Wednesday, September 8, 2021
The courts continue to issue opinions involving important tax issues not only farmers and ranchers, but opinions on issues that impact a broader range of taxpayers. In today’s post I highlight a few of the recent developments involving dependency; conservation easements; the ability to deduct NOLs; whether the “Roberts Tax” is a tax; whether losses are passive; and the deductibility of theft losses.
Recent court developments in tax law – it’s the topic of today’s post
Taxpayer Caring for Brother’s Children Entitled to Child-Related Tax Benefits
Griffin v. Comr., T.C. Sum. Op. 2021-26
During the tax year in issue, the petitioner lived with and cared for her mother at the petitioner’s home. She received compensation for caring for her mother through a state agency. For more than one-half of the tax year, the petitioner also cared for her niece and nephews because their father (her brother) was a disabled single parent. The niece and nephews stayed with her overnight from mid-May to mid-August and on weekends during school closures and on holidays. While they were with her, she paid for their food, home utility use and entertainment. On her 2015 return she claimed dependency exemption deductions for the children and child tax credits as well as the earned income tax credit. On audit and during the examination, the brother provided a signed form 8332, but the petitioner did not attach it to her return. The IRS denied the dependency exemptions, the child tax credits and the earned income tax credit. The Tax Court, rejecting the IRS position, noted that the children stayed with the petitioner for more than one-half of the tax year and that the petitioner’s testimony was credible to establish that the children were “qualifying children” for purposes of I.R.C. §152. Because none of them had reached age 17 during the tax year, the petitioner was entitled to a child tax credit for each one. Also, because I.R.C. §32 uses the same definition of “qualifying child” as does I.R.C. §152, the petitioner was entitled to the earned income tax credit.
IRS Provides Deed Language for Conservation Easement Donations
CCA 202130014 (Jun. 16, 2021)
The IRS has noted that a deed language for a donated conservation easement to a qualified charity fails to satisfy the requirements of I.R.C. §170(h) if the deed contains language that subtracts from the donee’s extinguishment proceeds the value of post-donation improvements or the post-donation increase in value of the property attributable to improvements. Such language violates Treas. Reg. §1.170A-14(g)(6)(ii) unless, as provided in Treas. Reg. §1.170A-14(g)(6). The IRS has provided sample language adhering to Treas. Reg. §1.170A-14(g)(6)(ii) that would not cause the issue from arising on audit. The language specifically states that on any subsequent sale, exchange or involuntary conversion of the property subject to the easement, the done is entitled to a portion of the proceeds at least equal to the proportionate value of the perpetual conservation restriction.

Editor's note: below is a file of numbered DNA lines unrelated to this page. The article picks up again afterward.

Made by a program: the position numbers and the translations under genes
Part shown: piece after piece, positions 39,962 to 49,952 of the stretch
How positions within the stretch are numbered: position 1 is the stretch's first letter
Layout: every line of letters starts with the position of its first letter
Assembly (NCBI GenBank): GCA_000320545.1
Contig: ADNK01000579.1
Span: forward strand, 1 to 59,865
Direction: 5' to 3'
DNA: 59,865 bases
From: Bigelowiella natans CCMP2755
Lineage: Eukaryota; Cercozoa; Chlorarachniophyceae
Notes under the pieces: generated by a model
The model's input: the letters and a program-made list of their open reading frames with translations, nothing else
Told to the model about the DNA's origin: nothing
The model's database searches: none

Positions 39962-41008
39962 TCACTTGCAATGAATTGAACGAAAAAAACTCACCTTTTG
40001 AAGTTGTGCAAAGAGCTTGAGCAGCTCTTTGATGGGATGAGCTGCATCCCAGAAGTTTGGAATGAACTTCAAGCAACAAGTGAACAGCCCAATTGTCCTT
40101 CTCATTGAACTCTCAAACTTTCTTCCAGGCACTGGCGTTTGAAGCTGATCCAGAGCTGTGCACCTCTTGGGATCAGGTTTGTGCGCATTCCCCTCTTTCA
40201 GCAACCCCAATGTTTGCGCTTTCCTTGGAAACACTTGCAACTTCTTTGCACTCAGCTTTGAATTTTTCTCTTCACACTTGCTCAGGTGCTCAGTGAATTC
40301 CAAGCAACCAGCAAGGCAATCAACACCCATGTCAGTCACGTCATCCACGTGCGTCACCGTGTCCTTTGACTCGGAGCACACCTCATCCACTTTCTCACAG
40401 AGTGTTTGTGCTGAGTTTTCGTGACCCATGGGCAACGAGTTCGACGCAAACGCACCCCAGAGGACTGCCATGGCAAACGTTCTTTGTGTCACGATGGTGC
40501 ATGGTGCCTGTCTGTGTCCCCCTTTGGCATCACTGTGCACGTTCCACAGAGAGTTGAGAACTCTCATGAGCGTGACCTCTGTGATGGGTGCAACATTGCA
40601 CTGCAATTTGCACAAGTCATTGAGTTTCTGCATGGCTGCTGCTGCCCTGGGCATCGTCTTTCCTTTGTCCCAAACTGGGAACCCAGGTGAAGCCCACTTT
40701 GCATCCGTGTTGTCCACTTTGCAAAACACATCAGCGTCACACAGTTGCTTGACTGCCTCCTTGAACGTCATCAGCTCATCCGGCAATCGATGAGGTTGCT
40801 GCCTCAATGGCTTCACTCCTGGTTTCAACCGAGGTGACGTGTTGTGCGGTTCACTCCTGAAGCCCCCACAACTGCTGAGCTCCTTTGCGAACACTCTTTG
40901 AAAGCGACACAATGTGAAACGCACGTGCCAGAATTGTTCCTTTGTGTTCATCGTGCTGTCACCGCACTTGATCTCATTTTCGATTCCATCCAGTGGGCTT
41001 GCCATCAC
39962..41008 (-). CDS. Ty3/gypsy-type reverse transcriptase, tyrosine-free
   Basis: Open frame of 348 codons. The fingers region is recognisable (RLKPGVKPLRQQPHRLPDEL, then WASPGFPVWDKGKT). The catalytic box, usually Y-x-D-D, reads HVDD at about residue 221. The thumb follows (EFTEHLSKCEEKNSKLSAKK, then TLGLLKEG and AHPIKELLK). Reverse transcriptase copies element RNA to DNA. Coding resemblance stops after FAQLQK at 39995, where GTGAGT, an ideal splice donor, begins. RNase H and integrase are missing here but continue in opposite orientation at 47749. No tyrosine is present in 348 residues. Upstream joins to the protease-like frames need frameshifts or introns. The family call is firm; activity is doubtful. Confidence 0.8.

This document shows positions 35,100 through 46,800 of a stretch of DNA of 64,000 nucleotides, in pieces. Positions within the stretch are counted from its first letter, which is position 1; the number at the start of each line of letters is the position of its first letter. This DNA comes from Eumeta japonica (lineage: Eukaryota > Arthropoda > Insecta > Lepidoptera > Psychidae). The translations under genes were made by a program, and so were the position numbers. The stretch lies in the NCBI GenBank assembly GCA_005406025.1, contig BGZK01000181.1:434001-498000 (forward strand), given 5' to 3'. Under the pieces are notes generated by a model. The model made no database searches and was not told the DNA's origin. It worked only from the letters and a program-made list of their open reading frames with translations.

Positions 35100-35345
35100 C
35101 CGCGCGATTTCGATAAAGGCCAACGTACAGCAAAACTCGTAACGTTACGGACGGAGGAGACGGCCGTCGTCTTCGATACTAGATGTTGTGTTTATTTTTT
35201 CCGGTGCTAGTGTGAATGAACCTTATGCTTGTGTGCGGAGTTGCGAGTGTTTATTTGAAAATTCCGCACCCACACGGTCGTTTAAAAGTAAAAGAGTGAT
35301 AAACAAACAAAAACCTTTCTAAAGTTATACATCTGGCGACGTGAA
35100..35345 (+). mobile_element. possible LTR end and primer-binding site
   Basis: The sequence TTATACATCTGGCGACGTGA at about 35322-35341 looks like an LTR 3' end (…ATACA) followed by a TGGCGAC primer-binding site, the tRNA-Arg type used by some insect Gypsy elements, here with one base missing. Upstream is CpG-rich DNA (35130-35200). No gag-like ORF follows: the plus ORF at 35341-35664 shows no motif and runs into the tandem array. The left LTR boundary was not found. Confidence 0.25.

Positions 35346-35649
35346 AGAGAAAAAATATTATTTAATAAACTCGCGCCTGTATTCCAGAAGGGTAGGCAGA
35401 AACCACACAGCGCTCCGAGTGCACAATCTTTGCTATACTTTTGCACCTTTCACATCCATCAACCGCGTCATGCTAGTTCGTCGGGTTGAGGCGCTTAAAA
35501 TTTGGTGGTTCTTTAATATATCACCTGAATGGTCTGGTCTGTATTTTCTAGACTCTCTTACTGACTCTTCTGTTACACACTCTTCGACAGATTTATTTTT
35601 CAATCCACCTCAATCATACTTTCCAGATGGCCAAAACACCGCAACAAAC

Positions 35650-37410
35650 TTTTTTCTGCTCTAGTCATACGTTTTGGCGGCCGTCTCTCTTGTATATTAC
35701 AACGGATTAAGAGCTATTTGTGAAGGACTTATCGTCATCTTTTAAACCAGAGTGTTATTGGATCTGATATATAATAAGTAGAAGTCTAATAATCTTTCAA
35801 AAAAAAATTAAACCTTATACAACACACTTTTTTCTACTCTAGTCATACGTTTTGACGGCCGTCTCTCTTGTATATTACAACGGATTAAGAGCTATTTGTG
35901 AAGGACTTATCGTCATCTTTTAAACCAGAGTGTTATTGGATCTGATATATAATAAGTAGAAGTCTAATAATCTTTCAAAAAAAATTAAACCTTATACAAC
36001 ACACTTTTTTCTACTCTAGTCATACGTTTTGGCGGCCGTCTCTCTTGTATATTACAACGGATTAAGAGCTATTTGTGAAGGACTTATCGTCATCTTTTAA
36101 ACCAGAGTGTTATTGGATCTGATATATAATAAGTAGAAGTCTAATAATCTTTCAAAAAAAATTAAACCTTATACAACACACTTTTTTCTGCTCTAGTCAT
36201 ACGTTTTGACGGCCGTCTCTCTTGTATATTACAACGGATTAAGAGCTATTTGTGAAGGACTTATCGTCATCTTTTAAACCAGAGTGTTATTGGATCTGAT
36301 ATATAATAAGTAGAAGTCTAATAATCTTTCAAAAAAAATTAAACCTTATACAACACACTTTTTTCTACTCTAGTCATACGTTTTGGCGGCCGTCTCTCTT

NOL Not Available Due to Lack of Documentation
Martin v. Comr., T.C. Memo. 2021-35
The petitioners, a married couple, has NOLs from 1993-1997 (which could be carried back three years and forward 15 years) that were being used to offset income in 2009 and 2010. The petitioners provided their 1993 and 1994 tax returns, but the returns did not include a detailed schedule related to the NOLs. Based on the information provided, the Tax Court determined that the petitioners had, at most, an NOL of $782,584 in 1993 and $666,002 in 1992 or earlier. Consequently, $1,448,586 of the NOL had expired in 2008 and was not available to offset income in 2009 or 2010. Thus, the petitioners had a potential NOL of $257,125 for their 1994 return. The Tax Court pointed out that the petitioners bore the burden of substantiating NOLs by establishing their existence and the carryover amount to the years at issue. That requires a statement be include with the return establishing the amount of the NOL deduction claimed, including a detailed schedule showing how the taxpayer computed the NOL deduction. The petitioners also filed bankruptcy in 1998. The Tax Court determined that the $257,125 NOL for 1994 was zeroed-out in the bankruptcy. The petitioners provided some information from their 1997-2007 returns which seemed to show Schedule C losses for some years, but had no documentation. They claimed that the NOLs should be allowed because they had survived prior audits of their 20072008 and 2011-2012 returns. The Tax Court pointed out that each year stands on its own and the fact that the IRS didn’t challenge an item on a return in a prior year is irrelevant to the current year’s treatment. Due to the lack of documentation the Tax Court denied any NOL deduction for 2009 or 2010.